‘What’s Fuhgeddaboudit in Yiddish?” The Wall Street Journal’s Brett Stephens asks in a column in which he concludes that, following President Obama’s Syrian chemical weapons shuffle, the president’s promise to keep Iran from obtaining a nuclear weapon has lost its credibility.
Was Stephens suggesting that “Fuhgeddaboudit” is an English version of an original Yiddish expression? Or was he simply trying to say that the unreliability of the presidential pledge must be of special concern to Jews?
Probably the latter, because “Fuhgeddaboudit” has no Yiddish antecedents to speak of. Although the expression, as the look and sound of it indicate, almost certainly originated in New York, and most probably in Brooklyn, it did so, apparently, among Italian Americans, not Jews.
One says “apparently” because Italian and its many dialects — like Sicilian, which was commonly spoken by Italian immigrants to New York — do not seem to have a parallel idiom, either, and because it is difficult to trace “Fuhgeddaboudit” to Italian immigrant culture.
In fact, it is difficult to trace it any further back than Joseph Pistone’s 1988 book about being an FBI agent in the underworld, “Donnie Brasco: My Undercover Life in the Mafia,” and its 1997 film adaptation. “Fuhgeddaboudit” occurs frequently in both book and film, and Johnny Depp, the actor who plays Pistone, actually gives a speech about it to a puzzled FBI co-worker.
Of course, “Forget about it,” without its heavy New York accent, has always been a perfectly normal variant of “Forget it.” Yet “Fuhgeddaboudit” is not “Forget about it.” Apart from its dropped “r” and [voiced “d’s,”] it has a more strongly stressed second syllable, generally comes with an exclamation point and has, as Johnny Depp points out, a wider range of meanings, which include, “It’s so great that there’s no point trying to describe it to you” and “You’re so dumb that there’s no point in trying to explain it to you.” You still don’t see the difference? Fuhgeddaboudit!
Was “Fuhgeddaboudit” actually a common Brooklyn or mafia expression before it was popularized by the film?
The Internet linguistic blogger Ben Trawick-Smith is skeptical. Few of his Italian American informants remember it as such, and many don’t remember it at all. Sometimes, he writes, phrases become so identified with certain places and populations that they come to epitomize these in the popular mind, even though this may have no basis in reality. “Fuhgeddaboudit” may be such a case, a Hollywood-disseminated expression assumed to characterize Italian American speech by only those who know little about it.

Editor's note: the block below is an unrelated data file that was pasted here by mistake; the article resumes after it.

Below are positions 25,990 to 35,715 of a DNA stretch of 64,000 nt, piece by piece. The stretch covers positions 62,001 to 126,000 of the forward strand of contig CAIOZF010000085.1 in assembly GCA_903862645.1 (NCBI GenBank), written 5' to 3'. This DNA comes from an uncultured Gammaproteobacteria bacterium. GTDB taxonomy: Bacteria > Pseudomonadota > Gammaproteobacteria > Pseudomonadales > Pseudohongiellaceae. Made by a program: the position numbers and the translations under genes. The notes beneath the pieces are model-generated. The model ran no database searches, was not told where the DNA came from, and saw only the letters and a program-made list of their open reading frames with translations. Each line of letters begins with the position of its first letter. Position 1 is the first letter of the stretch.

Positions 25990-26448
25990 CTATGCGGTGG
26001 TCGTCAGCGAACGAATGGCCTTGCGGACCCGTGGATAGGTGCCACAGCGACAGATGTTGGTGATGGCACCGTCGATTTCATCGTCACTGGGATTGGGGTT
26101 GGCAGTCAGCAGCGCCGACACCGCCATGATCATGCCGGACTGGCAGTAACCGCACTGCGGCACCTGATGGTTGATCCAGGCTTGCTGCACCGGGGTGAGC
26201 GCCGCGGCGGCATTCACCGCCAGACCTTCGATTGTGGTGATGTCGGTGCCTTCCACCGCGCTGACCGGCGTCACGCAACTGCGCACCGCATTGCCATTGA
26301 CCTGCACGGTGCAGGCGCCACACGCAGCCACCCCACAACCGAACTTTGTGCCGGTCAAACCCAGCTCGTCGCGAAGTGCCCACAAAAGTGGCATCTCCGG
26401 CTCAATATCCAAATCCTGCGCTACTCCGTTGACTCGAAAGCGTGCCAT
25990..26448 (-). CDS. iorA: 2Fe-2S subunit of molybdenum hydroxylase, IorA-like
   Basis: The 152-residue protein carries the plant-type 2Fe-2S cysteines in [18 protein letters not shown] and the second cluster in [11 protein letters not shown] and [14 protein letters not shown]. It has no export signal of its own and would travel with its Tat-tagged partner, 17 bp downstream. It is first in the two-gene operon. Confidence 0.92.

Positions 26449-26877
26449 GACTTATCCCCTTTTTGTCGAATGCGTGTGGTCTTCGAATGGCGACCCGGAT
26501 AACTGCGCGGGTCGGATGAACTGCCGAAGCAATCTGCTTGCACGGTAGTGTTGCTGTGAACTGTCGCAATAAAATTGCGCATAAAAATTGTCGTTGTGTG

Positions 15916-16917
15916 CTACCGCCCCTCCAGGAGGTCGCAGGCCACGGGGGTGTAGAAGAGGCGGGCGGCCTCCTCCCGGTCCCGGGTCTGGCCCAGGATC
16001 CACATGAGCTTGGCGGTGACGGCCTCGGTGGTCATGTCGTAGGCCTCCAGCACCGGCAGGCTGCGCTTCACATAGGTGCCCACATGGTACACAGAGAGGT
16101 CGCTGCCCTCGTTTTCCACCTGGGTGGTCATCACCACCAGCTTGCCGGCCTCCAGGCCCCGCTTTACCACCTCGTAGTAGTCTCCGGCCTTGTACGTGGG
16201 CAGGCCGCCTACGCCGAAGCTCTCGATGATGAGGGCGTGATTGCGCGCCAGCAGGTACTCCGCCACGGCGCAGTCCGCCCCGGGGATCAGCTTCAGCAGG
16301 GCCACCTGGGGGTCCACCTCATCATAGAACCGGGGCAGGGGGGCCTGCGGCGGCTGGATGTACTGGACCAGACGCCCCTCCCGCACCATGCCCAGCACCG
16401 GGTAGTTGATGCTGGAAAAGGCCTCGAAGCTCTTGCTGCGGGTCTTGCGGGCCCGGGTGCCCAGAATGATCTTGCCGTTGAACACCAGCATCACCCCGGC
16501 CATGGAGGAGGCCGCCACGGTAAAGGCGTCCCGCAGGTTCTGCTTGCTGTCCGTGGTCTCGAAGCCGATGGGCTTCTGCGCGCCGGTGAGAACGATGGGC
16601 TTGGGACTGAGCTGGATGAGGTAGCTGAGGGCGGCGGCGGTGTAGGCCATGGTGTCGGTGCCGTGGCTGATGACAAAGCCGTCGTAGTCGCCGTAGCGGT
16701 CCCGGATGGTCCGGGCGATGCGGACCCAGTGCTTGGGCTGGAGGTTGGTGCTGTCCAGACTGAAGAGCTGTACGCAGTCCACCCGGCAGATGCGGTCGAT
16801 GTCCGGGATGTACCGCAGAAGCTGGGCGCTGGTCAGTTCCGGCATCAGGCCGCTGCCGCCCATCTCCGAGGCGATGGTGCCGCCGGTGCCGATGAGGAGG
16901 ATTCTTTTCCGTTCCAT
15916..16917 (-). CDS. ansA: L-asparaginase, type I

But let’s get back to Bret Stephens’s question: How does one say “Fuhgeddaboudit” in Yiddish?
One would have to improvise. “Fuhgeddaboudit” in the sense of “There’s no possible way” might be conveyed by a nekhtiger tog, a “fat chance.” For “Fuhgeddaboudit” meaning “I can’t possibly do it justice,” one could try nisht keyn verter, “[There are] No words [for it].” And for a dark horse, you might want to check out the distinguished Yiddish linguist Uriel Weinreich’s suggestion of meyle in his Modern English-Yiddish Yiddish-English Dictionary.
Weinreich doesn’t, it is true, offer meyle (pronounced “MAY-leh”) for “Fuhgeddaboudit,” which had no currency in 1968, the year his dictionary was published. He does, however, under the English verb “forget,” give meyle as a translation of the exclamatory “Forget it!” — which is about as close to “Fuhgeddaboudit” as one could get in pre-Fuhgeddaboudit days. Since meyle is a Yiddish word that is almost never uttered exclamatorily, and is most often let drop in a tone of quiet resignation, this may seem a surprising choice.
If anything, meyle is even harder to translate into English than “fuhgeddaboudit” is into Yiddish. It can, depending on the context, mean “Don’t worry about it,” “If you say so,” “It could be worse,” “I’m not going to comment on that” and various other things. Perhaps the best way to demonstrate some of its uses is by giving a few hypothetical examples.
Wife: “I know you wanted to watch the football game today, dear, but the Goldbergs are coming for tea.”
Husband: “ Meyle.”
Translation: “And if I say I don’t want tea, that will help any?”
Chaim: “I think Mendl is a highly intelligent fellow.”
Yankl: “ Meyle.”
Translation: “Let’s not argue about how intelligent Mendl is. I may end up wondering how intelligent you are.”
Grandfather: “I hear our granddaughter is dating a Jewish taxi driver.”
Grandmother: “ Meyle.”
Translation: “It could have been a non-Jewish taxi driver.”
Prosecuting attorney: “You’ve already been caught lying three times under oath.”
Defendant: “ Meyle.”
Translation: “From now on I’ll tell better lies.”
With all due respect to Uriel Weinreich, this is not quite the same as “Forget it,” let alone “Fuhgeddaboudit.” The difference is emotional as well as semantic. “Fuhgeddaboudit” can express excitement, impatience or annoyance, but there’s always an aggressiveness about it; meyle is passively accepting, though sometimes slyly so.
President Obama won’t stop the Iranians? Meyle.
Translation: “If God doesn’t want Iran to get the bomb, He’s got other ways of seeing to it.”
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